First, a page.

Every year the youth in my local church raise money for a service trip. Over the past 50 years the leadership has determined, through trial-and-error what events and services raise the most money. I thought I’d share their findings with you, and include a principle that you could employ for some simple fundraising success.
Here’s the principle: make it easy, and give them something they need.
What are the two most popular and successful youth service fundraisers at my church? The after church potato and soup lunch and the group housework service. Here’s a quick description of each.
Potato and Soup Lunch: Once or twice a year the youth schedule an after church luncheon. They hire a caterer at a discounted price, advertise for at least four weeks and set up tables with table cloths and candles. Then, at 12:30 on the date advertised the fellowship hall is opened up and guests make their way through a potato, soup and salad bar. The food is hot, and delicious. Guests can choose their own potato and salad toppings. Someone is playing piano and guitar music softly in the background, and diners enjoy chatting with their immediate, and church family. A basket at the front holds donations. A small note next to it supplies guests with a base cost per person, so that guests understand what the meal cost the youth and that money given over that amount will help fund the service trip. These luncheons are always very well attended. The convenience of participating cannot be understated in this case. People are already hungry, a delicious meal is ready on-site, and four hundred people stop in ready to eat and donate.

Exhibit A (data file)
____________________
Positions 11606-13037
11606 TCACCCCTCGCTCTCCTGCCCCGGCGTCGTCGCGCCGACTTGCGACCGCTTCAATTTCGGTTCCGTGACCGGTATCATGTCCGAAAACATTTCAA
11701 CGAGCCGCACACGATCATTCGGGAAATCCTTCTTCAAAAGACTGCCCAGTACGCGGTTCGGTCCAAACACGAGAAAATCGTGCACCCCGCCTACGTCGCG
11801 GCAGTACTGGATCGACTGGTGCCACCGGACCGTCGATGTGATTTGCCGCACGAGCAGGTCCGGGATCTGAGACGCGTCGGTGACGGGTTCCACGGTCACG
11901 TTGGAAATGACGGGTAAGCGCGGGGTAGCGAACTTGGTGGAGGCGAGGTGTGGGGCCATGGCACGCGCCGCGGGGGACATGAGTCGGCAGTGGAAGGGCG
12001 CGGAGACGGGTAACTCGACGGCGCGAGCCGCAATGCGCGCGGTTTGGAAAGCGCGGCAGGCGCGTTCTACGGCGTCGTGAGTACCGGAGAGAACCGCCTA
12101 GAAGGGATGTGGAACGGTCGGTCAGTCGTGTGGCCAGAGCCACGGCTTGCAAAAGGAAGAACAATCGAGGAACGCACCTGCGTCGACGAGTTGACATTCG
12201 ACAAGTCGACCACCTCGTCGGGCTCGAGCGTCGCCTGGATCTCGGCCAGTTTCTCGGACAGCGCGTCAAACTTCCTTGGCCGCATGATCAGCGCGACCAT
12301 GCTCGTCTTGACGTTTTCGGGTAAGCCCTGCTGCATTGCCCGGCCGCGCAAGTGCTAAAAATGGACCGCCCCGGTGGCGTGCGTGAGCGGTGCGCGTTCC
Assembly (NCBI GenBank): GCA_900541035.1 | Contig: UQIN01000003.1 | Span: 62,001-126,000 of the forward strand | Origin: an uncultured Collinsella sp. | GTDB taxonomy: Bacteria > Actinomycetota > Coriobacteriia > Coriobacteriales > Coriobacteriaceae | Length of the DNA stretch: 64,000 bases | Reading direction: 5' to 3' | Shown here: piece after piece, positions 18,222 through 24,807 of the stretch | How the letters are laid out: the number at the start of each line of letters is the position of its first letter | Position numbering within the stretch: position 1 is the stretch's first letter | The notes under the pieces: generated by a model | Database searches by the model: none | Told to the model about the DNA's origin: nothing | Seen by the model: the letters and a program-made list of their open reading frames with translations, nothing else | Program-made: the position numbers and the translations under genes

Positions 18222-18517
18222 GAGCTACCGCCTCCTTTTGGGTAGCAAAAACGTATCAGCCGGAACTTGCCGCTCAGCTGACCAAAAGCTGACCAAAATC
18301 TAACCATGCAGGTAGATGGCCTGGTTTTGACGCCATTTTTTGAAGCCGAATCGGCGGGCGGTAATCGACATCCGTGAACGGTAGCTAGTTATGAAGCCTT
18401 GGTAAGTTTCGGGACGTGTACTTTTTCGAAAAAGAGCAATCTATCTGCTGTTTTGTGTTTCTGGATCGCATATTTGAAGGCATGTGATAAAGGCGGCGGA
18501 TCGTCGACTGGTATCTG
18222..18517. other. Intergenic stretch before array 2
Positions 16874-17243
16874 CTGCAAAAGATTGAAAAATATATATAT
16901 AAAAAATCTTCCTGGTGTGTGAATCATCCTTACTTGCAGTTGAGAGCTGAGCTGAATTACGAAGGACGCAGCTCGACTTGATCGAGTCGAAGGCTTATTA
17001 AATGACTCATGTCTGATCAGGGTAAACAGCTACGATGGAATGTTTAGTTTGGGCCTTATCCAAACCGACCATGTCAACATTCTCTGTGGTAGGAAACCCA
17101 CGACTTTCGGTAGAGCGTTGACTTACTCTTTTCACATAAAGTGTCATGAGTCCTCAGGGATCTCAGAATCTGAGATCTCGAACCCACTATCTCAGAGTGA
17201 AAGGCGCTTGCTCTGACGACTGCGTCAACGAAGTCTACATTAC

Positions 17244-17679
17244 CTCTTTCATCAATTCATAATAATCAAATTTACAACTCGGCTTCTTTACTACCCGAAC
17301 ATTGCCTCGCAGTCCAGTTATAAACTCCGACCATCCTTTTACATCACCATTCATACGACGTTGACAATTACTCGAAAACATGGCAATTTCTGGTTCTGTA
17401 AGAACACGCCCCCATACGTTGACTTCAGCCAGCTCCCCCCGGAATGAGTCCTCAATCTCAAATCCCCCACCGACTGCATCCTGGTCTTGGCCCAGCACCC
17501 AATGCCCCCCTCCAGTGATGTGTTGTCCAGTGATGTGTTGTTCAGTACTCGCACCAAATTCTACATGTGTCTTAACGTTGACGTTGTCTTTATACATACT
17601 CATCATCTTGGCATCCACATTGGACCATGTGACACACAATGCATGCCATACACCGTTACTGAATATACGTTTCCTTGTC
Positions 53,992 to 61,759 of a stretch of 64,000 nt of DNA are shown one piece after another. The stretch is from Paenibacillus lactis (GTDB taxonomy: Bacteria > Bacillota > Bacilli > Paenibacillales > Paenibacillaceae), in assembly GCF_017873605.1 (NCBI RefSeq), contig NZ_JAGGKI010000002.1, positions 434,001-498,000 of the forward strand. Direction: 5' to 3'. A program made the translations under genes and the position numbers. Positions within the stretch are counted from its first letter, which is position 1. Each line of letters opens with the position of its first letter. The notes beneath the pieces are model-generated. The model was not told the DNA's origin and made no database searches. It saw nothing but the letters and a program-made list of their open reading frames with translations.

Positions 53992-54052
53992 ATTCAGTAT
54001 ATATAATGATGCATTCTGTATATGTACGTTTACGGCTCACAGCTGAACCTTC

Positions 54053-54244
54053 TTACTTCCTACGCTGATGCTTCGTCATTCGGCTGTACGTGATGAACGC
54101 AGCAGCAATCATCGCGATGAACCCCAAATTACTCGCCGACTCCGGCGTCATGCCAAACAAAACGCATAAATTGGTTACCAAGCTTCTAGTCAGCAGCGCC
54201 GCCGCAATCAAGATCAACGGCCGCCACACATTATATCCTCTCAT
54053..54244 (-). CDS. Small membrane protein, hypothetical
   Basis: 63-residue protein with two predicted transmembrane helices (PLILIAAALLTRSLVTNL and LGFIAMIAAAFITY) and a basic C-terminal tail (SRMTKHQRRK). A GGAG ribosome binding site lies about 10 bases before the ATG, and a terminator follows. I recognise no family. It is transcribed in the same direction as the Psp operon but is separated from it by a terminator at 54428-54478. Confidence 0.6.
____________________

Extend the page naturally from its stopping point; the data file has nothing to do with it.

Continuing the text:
Group Housework Service: The second successful fundraiser involves a team of anywhere from two to thirty youth working together. In the fall and in the spring, times when people are looking outside at their yards and thinking “I really need to get out and rake (spread mulch, weed, mow) but when am I going to find the time?” the youth group advertises willing workers and a coordinator’s cell phone number and email address. Church members contact the coordinator with a weekend date that works for their schedule, a description of the project, and a ballpark number of workers needed. The youth and a supervisor show up on the agreed upon date, do the job, and then accept a donation for their work that will be divided by the number of people in the group. This fundraiser also has the convenience factor, allowing people to choose the time, date and project type.
If you are helping brainstorm for a fundraising event, think about what people will be doing around the scheduled date. Buying Christmas gifts? Getting ready for back to school? Spring cleaning? Putting on snow chains? Consider tapping in to these tasks, and you might find a unique and lucrative fundraising idea. What do people need and how can you provide it to them in a convenient way?